Responding to high crop prices and unlimited insurance, growers plowed under more than 23 million acres of grassland, shrub land and wetlands in order to plant commodity crops between 2008 and 2011, a new report by Environmental Working Group (EWG) and Defenders of Wildlife shows.
The analysis, titled Plowed Under, uses U.S. Department of Agriculture (USDA) satellite data to produce the most accurate estimate currently available of the rate of habitat conversion in the farm belt. It shows that more than 8.4 million acres were converted to plant corn, more than 5.6 million to raise soybeans and nearly 5.2 million to grow winter wheat. Most of the destroyed habitat was in states in the Great Plains and Upper Midwest, but some of the highest rates of habitat conversion to grow crops were in drought-plagued portions of West Texas and Oklahoma.
“Policymakers are right to attend to the short term crisis created by the current drought, but what we’ve lost sight of in recent years is the long term crisis,” said Ken Cook, president of EWG. “A generation of conservation gains has been wiped out because costly, misguided government policies have caused tens of millions of acres of fragile land and wildlife habitat to be plowed under.”
Using a sophisticated mapping technique, Plowed Under found that 11 states had habitat losses of at least 1 million acres each over the three-year period, and a total of 147 counties lost at least 30,000 acres each. The losses were greatest in counties that received the largest amounts of crop insurance subsidies.
According to USDA, widespread destruction of grassland is threatening habitats for important wildlife species such as the swift fox, as well as putting at risk sage grouse, the lesser prairie chicken, whooping cranes and mountain plover.
The comprehensive analysis underscores the need for Congress to fully fund conservation programs designed to mitigate the devastating effects of severe weather and restore wildlife habitat, and to reject proposals to extend unlimited insurance subsidies without environmental protections. The full Senate and the House Agriculture Committee have each approved competing 2012 farm bill versions, and both would expand insurance subsidies, while cutting conservation programs by more than $6 billion over 10 years.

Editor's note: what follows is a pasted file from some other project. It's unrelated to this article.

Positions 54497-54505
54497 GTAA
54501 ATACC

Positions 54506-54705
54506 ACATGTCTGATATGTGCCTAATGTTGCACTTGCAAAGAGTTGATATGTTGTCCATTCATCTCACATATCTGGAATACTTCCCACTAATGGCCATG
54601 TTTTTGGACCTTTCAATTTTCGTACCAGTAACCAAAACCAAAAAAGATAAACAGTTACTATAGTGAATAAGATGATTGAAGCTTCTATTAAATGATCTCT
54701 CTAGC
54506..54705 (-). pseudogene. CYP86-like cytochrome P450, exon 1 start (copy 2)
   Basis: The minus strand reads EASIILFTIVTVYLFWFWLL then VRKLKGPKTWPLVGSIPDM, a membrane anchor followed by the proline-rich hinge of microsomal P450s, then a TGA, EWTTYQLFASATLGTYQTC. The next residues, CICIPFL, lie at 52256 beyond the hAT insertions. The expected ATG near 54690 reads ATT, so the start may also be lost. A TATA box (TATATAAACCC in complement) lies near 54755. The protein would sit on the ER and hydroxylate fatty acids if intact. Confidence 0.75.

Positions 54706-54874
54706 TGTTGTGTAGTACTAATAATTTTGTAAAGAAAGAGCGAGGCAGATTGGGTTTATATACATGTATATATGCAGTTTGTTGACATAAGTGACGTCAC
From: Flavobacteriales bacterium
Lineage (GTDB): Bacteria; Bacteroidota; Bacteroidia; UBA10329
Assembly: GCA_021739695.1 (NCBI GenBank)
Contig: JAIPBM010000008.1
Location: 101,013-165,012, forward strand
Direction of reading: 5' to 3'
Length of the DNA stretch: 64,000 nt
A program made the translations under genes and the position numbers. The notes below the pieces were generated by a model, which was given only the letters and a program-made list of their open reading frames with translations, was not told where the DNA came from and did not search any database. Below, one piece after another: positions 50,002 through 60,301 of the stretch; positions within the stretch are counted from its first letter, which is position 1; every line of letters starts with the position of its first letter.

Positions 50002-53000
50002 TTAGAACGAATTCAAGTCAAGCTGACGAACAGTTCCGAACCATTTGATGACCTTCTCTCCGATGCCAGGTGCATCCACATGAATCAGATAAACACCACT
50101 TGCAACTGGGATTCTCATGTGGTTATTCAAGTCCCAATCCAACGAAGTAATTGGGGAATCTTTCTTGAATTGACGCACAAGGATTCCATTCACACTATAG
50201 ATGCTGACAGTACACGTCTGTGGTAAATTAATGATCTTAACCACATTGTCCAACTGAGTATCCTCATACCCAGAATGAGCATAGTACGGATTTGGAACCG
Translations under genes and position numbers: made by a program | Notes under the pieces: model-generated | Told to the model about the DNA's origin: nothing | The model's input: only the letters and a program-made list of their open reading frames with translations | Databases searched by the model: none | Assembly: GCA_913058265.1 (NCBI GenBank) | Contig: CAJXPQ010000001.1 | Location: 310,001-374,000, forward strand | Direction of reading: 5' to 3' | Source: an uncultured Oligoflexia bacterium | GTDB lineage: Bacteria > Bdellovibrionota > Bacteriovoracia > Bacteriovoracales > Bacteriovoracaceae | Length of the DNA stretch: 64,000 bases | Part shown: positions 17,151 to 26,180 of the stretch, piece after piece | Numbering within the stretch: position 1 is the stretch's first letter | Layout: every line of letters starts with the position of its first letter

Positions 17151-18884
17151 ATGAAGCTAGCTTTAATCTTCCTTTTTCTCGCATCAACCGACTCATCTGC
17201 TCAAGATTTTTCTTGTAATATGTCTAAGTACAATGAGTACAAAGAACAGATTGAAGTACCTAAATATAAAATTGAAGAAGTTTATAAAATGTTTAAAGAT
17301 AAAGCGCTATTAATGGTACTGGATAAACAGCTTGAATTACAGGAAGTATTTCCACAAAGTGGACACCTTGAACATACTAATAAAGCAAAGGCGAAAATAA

Extravagant crop insurance subsidies are not only a threat to wildlife and the environment, but they also take a heavy toll on American taxpayers. Today, USDA pays, on average, 62 percent of farmers’ premiums for crop insurance and lavishes $1.3 billion a year on the insurance companies and agents that sell the policies. At current rates, taxpayers can expect to send another $90 billion to farmers and insurance companies over the next decade.
“When Congress returns from recess and considers the 2012 farm bill, it should pass reasonable reforms to crop insurance subsidies, such as payment limits, and require every recipient to carry out basic conservation practices to protect the health of our land, water and soil, as the Senate version does,” said Scott Faber, EWG’s vice president of government affairs.